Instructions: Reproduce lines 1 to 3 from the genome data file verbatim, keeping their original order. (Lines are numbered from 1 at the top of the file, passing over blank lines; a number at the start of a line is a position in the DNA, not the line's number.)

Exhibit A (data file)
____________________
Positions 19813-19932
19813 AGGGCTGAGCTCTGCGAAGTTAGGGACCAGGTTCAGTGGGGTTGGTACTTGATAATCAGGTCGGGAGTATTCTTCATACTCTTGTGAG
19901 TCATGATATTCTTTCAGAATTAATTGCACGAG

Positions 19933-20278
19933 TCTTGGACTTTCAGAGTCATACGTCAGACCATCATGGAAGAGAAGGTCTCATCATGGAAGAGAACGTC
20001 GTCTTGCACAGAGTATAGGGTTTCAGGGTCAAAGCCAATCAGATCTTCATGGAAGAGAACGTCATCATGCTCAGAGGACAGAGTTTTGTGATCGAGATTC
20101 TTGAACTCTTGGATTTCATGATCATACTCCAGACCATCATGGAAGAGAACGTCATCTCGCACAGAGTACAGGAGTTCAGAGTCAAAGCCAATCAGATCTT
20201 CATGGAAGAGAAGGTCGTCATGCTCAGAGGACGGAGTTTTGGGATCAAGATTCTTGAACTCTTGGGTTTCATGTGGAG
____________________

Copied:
Positions 19813-19932
19813 AGGGCTGAGCTCTGCGAAGTTAGGGACCAGGTTCAGTGGGGTTGGTACTTGATAATCAGGTCGGGAGTATTCTTCATACTCTTGTGAG
19901 TCATGATATTCTTTCAGAATTAATTGCACGAG